Annual Report - Independent Living Services For Older Individuals Who Are Blind

RSA-7-OB for New Mexico Commission for the Blind - H177B180031 report through September 30, 2018

Instructions

Introduction

The revised ED RSA-7-OB form incorporates revisions to the four established performance measures for the Independent Living Services for Older Individuals who are Blind (IL-OIB) program. Added in 2007, these measures aim to better reflect the program’s impact on individual consumers and the community.

Added to capture information that may be required to meet GPRA guidelines, the performance measures can be found under Part VI: Program Outcomes/Performance Measures as follows:

Measure 1.1

Of individuals who received AT (assistive technology) services and training, the percentage who regained or improved functional abilities previously lost as a result of vision loss.

Measure 1.2

Of individuals who received orientation and mobility (O & M) services, the percentage who experienced functional gains or maintained their ability to travel safely and independently in their home and/or community environment.

Measure 1.3

Of individuals who received services or training in alternative non-visual or low vision techniques, the percentage that experienced functional gains or were able to successfully restore and maintain their functional ability to engage in their customary life activities within their home environment and community.

Measure 1.4

Of the total individuals served, the percentage that reported that they are in greater control and are more confident in their ability to maintain their current living situation as a result of services.

Revisions to these established program performance measures consists of the following additional five items:

E1. Enter the Number of individuals served who reported feeling that they are in greater control and are more confident in their ability to maintain their current living situation as a result of services they received (Closed/inactive cases only)

E2. Enter the number of individuals served who reported feeling that they have less control and confidence in their ability to maintain their current living situation as a result of services they received (closed/inactive cases only)

E3. Enter the number of individuals served who reported no change in their feelings of control and confidence in their ability to maintain their current living situation as a result of services they received (closed/inactive cases only)

E4. Enter the number of individuals served who experienced changes in lifestyle for reasons unrelated to vision loss. (closed/inactive cases only)

E5. Enter the number of individuals served who died before achieving functional gain or experiencing changes in lifestyle as a result of services they received. (closed/inactive cases only)

Submittal Instructions

OIB grantees are expected to complete and submit the 7-OB Report online through RSA’s website (https://rsa.ed.gov), unless RSA is notified of pertinent circumstances that may impede the online submission.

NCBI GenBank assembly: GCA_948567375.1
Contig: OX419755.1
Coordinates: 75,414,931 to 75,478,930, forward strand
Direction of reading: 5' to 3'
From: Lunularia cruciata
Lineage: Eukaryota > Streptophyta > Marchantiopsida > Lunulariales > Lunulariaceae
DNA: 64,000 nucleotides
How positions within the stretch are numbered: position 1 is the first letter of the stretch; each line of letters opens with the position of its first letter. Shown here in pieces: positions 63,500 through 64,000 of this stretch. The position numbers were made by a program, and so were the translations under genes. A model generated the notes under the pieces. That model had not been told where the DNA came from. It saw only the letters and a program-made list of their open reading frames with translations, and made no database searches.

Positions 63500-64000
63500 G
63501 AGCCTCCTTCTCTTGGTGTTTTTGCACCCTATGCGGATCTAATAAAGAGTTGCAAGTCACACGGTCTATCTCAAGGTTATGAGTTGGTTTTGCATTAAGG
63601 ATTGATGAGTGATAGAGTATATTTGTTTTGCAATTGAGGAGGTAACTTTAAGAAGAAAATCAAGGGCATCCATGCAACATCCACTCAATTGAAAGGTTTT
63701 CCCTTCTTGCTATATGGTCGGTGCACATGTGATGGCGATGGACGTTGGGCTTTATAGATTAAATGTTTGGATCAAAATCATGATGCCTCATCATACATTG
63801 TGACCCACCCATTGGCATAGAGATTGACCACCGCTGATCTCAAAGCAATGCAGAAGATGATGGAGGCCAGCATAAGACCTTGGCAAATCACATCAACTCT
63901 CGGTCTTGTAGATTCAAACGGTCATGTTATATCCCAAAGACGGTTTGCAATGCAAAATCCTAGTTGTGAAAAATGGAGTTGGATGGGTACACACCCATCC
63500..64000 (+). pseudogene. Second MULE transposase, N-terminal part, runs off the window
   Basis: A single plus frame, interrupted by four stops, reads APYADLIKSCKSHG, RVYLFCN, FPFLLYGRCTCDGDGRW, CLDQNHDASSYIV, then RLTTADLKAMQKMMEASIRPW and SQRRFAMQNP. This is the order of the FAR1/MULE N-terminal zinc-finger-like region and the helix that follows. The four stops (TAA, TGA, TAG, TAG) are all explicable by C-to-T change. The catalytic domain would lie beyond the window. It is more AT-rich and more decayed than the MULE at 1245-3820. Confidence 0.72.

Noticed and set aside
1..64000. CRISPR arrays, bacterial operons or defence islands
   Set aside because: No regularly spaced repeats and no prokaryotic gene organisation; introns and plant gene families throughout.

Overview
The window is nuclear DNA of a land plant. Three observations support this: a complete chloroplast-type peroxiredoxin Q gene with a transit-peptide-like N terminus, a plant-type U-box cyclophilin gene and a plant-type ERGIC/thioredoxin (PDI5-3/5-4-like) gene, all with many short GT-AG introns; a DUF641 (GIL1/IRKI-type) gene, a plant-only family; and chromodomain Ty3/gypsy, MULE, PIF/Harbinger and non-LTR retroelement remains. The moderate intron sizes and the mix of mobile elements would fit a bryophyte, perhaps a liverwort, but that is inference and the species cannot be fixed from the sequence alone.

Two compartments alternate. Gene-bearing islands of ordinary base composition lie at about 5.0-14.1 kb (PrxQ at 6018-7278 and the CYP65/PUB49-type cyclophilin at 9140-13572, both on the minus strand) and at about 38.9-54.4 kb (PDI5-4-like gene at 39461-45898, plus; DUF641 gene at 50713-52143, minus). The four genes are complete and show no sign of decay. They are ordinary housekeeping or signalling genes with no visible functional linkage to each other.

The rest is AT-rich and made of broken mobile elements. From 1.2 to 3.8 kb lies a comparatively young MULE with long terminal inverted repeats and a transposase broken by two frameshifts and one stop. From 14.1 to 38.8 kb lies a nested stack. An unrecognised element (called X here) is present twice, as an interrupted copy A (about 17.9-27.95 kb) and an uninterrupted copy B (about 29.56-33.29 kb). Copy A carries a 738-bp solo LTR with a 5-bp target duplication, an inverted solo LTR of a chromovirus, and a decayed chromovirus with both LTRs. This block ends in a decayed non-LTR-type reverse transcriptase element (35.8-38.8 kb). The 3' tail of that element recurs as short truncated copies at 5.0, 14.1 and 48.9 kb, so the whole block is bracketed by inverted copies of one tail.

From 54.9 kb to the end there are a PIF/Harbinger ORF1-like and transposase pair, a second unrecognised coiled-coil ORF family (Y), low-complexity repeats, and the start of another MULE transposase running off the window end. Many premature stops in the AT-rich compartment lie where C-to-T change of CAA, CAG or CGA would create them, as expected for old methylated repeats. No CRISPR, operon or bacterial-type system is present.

To register with RSA’s MIS, please go to https://rsa.ed.gov and click on Info for new users. The link provides instructions for obtaining an agency-specific username and password. Further instructions for completing and submitting the 7-OB Report online will be provided upon completion of the registration process.

OIB grantees submitting the 7-OB Report online are not required to mail signed copies of the 7-OB Report to RSA, but they must certify in the MIS that the signed and dated 7-OB Report and lobbying certification forms are retained on file.

The Report submittal deadline is no later than December 31 of the reporting year.

Part I: Funding Sources for Expenditures And Encumbrances — Instructions

Please note: Total expenditures and encumbrances for direct program services in Part I (C) must equal the total funds spent on service in Part IV. Part I C must equal the sum of Part IV A1+B1+C1+D1.

A. Funding SourceS for Expenditures and encumbrances in reported fy

A1. Enter the total amount of Title VII-Chapter 2 funds expended or encumbered during the reported FY. Include expenditures or encumbrances made from both carryover funds from the previous FY and from the reported FY grant funds.

A2. Enter the total of any other federal funds expended or encumbered in the Title VII-Chapter 2 program during the reported FY. Designate the funding sources and amounts in (a) through (e).

A3. Enter the total amount of state funds expended or encumbered in the Title VII - Chapter 2 program. Do not include in-kind contributions (e.g., documented value of services, materials, equipment, buildings or office space, or land).

A4. Enter the total amount of third party contributions including local and community funding, non-profit or for-profit agency funding, etc. Do not include in-kind contributions (e.g., documented value of services, materials, equipment, buildings or office space, or land).